World War II

During World War II, the Battle of the Atlantic saw Nazi Germany conducting commerce raiding against Britain and its allies, again using U-boats, auxiliary cruisers, and small groups of cruisers and battleships (surface raiders). The goal was to wage a tonnage war against the British Empire, destroying merchant shipping (and its cargoes) faster than they could be replaced, ultimately strangling the island nation by cutting off supplies it was inevitably dependent upon.

Limitations set by the Treaty of Versailles meant Germany had been unable to build a large battle fleet between the World Wars as she had in the time leading up to the World War I; instead, she chose to covertly develop her U-boat fleet. Submarines were cheaper and quicker to build than capital ships. This meant Germany was not able to fight battles between fleets, and relied on commerce raiding instead. The extreme early success of Kriegsmarine U-boat wolfpacks led to the Allied development of an extensive and naval resource-straining convoy system.

In addition to U-boats Germany also deployed the small numbers of surface warships she possessed, such as the Deutschland "pocket battleships", her auxiliary cruisers, and a number of commercial vessels converted into merchant raiders, perhaps the most famous being Atlantis.

During World War II, elements of the United States Navy based in Brazil conducted operations in the Atlantic against German commerce raiders and blockade runners. In the Pacific, the U.S. Navy operated against Japanese merchant shipping, as well as engaging in offensive operations against ships of the Japanese Imperial Navy. The bulk of the Japanese merchant marine was sunk by American submarines. By the end of the war, only 12% of Japan's pre-war merchant tonnage was still afloat.[10]

The Indian Ocean raid was a naval sortie by the Carrier Striking Task Force of the Japanese Navy from 31 March to 10 April 1942 against Allied shipping and bases in the Indian Ocean.[citation needed] It was an early engagement of the Pacific campaign of World War II.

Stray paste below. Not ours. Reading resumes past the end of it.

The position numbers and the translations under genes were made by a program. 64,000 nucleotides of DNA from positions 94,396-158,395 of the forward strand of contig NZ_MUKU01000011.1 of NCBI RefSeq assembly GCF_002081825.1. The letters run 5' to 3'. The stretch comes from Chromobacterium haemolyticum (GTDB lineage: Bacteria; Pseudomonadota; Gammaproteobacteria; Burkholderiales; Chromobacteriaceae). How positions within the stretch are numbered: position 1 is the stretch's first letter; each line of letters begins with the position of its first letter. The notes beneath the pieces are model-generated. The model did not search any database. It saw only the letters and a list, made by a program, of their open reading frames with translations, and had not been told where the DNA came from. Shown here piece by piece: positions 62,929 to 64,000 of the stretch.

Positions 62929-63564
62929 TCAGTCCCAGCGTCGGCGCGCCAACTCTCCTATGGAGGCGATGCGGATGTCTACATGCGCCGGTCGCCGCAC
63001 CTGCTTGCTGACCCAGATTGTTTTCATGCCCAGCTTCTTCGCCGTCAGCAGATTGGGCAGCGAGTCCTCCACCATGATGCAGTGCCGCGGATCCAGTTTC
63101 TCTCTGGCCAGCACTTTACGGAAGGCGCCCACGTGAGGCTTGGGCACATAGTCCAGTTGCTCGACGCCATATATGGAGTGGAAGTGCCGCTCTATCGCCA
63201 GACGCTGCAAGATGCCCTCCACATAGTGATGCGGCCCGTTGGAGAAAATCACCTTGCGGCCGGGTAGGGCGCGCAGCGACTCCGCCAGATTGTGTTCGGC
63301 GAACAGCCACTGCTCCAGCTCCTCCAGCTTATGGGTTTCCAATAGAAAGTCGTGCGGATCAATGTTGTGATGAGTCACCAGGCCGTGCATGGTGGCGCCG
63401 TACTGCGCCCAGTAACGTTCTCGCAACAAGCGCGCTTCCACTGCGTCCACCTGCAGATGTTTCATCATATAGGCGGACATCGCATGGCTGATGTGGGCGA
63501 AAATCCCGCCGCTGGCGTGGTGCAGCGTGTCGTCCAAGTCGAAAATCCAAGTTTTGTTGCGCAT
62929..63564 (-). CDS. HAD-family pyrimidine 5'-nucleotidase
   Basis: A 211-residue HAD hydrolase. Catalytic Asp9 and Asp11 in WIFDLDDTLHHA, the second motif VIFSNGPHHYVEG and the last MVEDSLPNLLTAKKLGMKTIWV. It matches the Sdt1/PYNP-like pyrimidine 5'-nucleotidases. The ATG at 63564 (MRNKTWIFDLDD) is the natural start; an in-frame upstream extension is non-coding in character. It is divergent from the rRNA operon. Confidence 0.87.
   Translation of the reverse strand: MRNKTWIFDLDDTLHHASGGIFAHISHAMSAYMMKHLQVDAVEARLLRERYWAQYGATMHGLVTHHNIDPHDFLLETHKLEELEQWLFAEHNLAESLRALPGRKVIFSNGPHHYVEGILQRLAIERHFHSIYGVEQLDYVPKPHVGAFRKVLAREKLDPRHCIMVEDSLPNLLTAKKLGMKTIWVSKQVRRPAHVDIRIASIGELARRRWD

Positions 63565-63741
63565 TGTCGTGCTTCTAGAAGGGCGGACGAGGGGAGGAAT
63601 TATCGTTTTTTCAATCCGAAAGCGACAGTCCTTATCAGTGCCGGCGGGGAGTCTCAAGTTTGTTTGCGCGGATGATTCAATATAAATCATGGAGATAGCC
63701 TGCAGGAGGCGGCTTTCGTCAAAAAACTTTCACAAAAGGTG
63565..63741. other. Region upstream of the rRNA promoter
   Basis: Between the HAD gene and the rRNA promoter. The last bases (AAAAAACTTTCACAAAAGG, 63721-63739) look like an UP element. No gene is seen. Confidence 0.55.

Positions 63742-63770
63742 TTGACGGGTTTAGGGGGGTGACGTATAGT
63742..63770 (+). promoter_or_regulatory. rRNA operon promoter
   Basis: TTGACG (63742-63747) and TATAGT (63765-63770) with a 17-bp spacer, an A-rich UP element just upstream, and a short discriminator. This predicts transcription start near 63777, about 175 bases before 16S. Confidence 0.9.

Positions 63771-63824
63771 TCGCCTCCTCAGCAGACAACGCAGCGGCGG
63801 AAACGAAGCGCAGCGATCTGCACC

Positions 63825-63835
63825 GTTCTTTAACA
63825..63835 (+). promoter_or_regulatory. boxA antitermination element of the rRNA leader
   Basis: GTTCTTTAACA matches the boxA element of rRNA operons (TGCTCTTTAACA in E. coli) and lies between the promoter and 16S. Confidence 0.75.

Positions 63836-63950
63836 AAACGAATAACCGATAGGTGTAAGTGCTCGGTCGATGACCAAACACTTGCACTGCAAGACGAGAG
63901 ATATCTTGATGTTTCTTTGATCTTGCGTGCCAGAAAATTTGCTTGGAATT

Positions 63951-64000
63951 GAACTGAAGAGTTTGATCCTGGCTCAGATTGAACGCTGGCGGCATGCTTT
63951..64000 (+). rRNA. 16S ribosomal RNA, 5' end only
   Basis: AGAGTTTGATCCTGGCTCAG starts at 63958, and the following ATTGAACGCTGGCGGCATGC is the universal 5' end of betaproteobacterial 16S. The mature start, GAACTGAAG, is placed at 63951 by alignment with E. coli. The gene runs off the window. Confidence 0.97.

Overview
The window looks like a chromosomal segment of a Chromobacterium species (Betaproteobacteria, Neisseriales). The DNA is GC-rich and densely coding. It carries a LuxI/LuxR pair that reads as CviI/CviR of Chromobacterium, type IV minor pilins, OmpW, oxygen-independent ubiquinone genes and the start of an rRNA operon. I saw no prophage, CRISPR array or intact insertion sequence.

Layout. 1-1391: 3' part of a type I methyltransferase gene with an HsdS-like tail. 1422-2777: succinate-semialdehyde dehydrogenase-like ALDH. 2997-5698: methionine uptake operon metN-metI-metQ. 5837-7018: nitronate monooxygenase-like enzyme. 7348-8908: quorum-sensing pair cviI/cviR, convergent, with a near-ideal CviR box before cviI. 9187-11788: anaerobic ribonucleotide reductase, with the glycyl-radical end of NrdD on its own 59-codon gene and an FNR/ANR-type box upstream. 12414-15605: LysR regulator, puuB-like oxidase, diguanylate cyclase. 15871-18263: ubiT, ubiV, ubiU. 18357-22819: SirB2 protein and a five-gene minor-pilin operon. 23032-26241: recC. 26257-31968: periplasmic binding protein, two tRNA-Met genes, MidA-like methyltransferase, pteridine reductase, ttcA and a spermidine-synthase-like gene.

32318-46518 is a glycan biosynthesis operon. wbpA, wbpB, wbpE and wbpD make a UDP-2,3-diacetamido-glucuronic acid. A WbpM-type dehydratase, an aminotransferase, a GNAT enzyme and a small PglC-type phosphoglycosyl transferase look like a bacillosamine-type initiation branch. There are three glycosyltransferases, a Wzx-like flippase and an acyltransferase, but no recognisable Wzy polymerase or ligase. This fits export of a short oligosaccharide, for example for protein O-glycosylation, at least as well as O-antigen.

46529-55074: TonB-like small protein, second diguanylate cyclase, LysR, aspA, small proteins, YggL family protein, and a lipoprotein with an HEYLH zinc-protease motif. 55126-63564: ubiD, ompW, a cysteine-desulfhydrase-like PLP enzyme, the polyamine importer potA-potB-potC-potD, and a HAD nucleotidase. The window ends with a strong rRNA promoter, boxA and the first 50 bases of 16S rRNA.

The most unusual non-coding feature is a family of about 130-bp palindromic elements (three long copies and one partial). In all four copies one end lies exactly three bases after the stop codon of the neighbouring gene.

The staff of the Imperial Japanese Navy decided to send some raiders to Indian Ocean waters during December 12, 1941 – July 12, 1942.[11] The Germans had already been operating in the area and conducted mutual aid with Japanese submarines, in the form of re-supply and military intelligence.[12] The Indian Ocean was the largest operating area involving direct contact between the two Axis partners, in which their primary objective was to keep pressure on the shipping lanes. The Japanese Navy participated in some commerce raiding, but concentrated its efforts toward a "decisive battle" in the Pacific, which never took place.[citation needed]

See also


  1. ^ (French: guerre de course, "war of the chase"; German: Handelskrieg, "trade war")
  2. ^ Douglas Peifer, “Maritime Commerce Warfare: The Coercive Response of the Weak?” Naval War College Review vol. 66, nr.2 (Spring 2013), 83-104.
  3. ^ Norman Friedman (2001). Seapower as Strategy: Navies and National Interests. Naval Institute Press. ISBN 1-55750-291-9.
  4. ^ Spanish Privateers
  5. ^ a b Privateering and the Private Production of Naval Power, by Gary M. Anderson and Adam Gifford Jr.
  6. ^ Brewer, John. The Sinews of Power: War, Money, and the English State, 1688-1783 (New York: Alfred A. Knopf, 1989), p.197.
  7. ^ James, William (1835). "Light Squadrons and Single Ships: Kent and Confiance". The Naval History of Great Britain From the Declaration of War by France in 1793, to the Accession of George IV. London: Richard Bentley.
  8. ^ Coggeshall, George (1851). Voyages to various parts of the world, made between the years 1799 and 1844. 200 Broadway, New-York: D. Appleton & Company. Archived from the original on 2022-07-04. Retrieved 2010-05-17.((cite book)): CS1 maint: location (link)
  9. ^ Lehmann Chapter VI
  10. ^ George W. Baer (1996). One Hundred Years of Sea Power. Stanford University Press. ISBN 0-8047-2794-5.
  11. ^ Visser, Jan (1999–2000). "The Ondina Story". Forgotten Campaign: The Dutch East Indies Campaign 1941–1942. Archived from the original on 2011-03-21.
  12. ^ Rosselli, Alberto (1999–2000). "The U-Boat War in the Indian Ocean". Forgotten Campaign: The Dutch East Indies Campaign 1941–1942. Archived from the original on 2011-03-21.


Further reading